At the time it hurt, a tough end after two-and-a-half years wandering on the periphery. Even now there is a sense of frustration that there weren't a few earlier signposts on the road from management to point him in the direction he was ultimately heading.

"Jim spoke to me, he said I wasn't part of the plans. During his time I would have had the advice to, 'Keep going, keep doing all that work.' But again I think they could have been more precise.

"Things might have been said just to keep you happy, 'You're doing really well, you'll get a look in,' that was happening constantly but there was never really anything to back it up," he reflected.

In hindsight, he was always playing catch-up. Despite the diagnosis, he had a strong 2012, his best season in his own estimation, but a short break at the beginning of 2013 put him in the slipstream of others and he never recovered the ground.

His style of football, he senses, might not have fitted either. "I'd like a kick pass. Maybe the game being a bit more defensive and with not enough space in the forwards, there's not enough kicking into the forwards," he reflected.

"There's a bit more running the ball and putting it through the hands so maybe my game wasn't fully suited for the game-plan Jim wanted and looking at it, he wants lads getting up and down the field and he obviously saw that I wasn't able to do that."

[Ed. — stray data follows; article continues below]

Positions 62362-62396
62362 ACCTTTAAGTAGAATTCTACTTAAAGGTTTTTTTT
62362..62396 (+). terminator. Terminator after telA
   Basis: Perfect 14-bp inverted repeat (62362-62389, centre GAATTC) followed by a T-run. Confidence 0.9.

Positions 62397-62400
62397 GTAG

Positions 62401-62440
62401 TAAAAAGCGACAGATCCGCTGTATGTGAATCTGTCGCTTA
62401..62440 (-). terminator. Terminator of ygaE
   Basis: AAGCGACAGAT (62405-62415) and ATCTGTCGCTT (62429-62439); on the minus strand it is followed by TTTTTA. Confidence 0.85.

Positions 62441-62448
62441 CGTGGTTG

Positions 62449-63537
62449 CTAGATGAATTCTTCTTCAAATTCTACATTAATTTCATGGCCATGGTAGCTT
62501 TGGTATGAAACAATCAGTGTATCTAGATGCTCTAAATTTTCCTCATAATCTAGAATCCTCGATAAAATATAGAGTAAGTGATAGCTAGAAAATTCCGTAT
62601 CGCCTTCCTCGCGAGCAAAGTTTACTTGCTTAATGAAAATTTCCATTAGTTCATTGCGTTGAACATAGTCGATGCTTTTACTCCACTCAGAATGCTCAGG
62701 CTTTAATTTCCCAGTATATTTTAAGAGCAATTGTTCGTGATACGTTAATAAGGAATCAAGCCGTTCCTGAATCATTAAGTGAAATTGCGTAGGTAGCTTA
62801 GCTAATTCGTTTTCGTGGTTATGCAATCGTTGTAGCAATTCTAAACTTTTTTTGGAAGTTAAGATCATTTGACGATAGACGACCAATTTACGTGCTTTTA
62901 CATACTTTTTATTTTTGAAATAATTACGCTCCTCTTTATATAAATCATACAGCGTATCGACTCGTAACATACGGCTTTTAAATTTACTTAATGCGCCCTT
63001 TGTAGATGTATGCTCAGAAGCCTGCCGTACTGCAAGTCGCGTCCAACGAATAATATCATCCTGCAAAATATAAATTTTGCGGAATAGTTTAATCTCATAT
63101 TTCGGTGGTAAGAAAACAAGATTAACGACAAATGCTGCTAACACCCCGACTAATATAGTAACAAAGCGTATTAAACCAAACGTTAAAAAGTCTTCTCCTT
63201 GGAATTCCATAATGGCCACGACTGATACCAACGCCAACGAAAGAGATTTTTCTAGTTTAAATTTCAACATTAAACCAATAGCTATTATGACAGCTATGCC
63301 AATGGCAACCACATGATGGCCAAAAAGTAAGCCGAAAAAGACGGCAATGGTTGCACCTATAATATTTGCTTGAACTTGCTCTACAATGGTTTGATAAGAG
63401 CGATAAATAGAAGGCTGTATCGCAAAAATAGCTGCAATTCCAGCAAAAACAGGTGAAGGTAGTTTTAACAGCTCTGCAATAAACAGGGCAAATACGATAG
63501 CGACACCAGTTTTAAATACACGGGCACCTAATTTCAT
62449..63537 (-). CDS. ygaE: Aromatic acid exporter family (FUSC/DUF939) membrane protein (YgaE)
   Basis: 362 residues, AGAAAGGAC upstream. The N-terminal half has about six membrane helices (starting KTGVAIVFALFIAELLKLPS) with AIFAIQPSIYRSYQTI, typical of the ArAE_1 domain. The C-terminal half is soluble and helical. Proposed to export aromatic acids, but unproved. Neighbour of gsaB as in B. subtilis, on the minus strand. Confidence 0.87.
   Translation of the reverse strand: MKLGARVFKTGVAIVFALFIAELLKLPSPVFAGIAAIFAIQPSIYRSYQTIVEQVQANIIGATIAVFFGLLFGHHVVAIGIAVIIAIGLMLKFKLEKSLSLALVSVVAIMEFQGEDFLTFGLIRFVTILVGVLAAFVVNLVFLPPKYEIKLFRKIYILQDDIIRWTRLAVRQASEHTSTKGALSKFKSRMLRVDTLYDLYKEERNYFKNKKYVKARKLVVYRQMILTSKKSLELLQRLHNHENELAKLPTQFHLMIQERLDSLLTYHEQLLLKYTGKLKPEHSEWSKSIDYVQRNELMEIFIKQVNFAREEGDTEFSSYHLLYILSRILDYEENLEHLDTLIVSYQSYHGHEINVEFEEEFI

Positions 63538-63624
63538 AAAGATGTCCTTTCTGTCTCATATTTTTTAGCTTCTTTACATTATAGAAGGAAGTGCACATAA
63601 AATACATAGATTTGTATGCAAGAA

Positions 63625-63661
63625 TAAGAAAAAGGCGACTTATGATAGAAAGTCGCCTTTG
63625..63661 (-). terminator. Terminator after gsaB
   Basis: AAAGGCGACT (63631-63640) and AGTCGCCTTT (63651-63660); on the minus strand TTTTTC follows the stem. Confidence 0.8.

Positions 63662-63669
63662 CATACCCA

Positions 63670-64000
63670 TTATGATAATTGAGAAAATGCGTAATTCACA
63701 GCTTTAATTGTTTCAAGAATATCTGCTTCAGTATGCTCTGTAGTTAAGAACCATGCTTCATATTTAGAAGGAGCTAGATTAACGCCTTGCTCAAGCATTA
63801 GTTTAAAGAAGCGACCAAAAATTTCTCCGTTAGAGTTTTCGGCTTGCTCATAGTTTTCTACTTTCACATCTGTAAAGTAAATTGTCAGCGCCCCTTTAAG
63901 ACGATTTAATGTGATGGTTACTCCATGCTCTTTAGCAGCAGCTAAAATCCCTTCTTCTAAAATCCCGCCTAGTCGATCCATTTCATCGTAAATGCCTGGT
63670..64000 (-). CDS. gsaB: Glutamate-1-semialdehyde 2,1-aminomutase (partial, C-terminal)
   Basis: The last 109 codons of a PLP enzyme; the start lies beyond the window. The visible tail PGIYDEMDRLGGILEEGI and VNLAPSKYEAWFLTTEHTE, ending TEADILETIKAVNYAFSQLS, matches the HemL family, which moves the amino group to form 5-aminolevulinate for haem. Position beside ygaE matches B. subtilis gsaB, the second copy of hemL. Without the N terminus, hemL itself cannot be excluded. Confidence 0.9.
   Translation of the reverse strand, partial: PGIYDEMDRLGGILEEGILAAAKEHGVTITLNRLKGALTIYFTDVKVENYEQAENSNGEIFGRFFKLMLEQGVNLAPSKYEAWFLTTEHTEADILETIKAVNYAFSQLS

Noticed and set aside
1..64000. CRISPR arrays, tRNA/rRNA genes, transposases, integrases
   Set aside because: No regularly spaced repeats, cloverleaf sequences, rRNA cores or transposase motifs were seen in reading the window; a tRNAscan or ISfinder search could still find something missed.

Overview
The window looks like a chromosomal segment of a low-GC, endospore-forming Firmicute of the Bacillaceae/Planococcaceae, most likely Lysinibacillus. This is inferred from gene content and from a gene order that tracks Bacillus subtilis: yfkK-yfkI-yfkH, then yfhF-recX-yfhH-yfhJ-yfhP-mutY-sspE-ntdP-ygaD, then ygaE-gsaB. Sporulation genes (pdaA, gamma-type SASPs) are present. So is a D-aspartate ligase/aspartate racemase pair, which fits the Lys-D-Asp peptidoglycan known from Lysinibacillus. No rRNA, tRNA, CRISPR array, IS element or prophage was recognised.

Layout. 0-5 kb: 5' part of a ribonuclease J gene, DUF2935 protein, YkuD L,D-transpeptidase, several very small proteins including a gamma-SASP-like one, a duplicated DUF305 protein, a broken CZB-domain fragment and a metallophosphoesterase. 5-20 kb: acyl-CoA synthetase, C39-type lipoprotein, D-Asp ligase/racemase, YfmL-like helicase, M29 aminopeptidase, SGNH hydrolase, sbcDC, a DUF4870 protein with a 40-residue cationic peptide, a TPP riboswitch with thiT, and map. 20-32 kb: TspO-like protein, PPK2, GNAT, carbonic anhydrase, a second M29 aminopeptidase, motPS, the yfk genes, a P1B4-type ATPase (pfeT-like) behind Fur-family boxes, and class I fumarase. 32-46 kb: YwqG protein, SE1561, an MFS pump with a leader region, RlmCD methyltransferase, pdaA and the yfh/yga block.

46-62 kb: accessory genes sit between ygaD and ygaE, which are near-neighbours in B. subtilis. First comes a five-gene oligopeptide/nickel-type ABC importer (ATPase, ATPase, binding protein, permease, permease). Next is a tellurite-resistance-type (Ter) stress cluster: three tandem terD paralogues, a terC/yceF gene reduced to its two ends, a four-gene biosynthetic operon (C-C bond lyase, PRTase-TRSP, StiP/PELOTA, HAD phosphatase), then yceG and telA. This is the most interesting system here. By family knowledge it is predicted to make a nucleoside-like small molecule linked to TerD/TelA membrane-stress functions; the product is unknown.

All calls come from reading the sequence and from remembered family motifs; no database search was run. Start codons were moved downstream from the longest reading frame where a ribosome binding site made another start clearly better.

In releasing him Gavin may well have done him a favour however. "I was training Monday, Tuesday, Thursday, Saturday we'd have a match and if you didn't play you do a running session on the Sunday morning. So ultimately I was training to train. I wasn't getting game time. I was putting in time but I wasn't playing. There's only so much you can do of that.

"There are people in sport be happy to associate themselves with being a county player. I just felt that it was having a negative impact on me."

Yet the privilege of playing for Dublin is something he would still jump at the "chance to get all over again," he insists.

Paul Caffrey gave him a 2008 introduction, starting him in the 2008 Leinster final against Wexford when he thought he was there to 'make up the numbers'.

But an early yellow card prompted a 21st-minute withdrawal and it was two years, under Pat Gilroy, before he was able to make him mark again.

In the meantime he accumulated some big honours, an All-Ireland club title with Kilmacud Crokes, a Sigerson Cup with DCU, his disciplined man-marking a stand-out feature in both campaigns. Gilroy saw him as a holding half-back and he thrived, all too briefly though.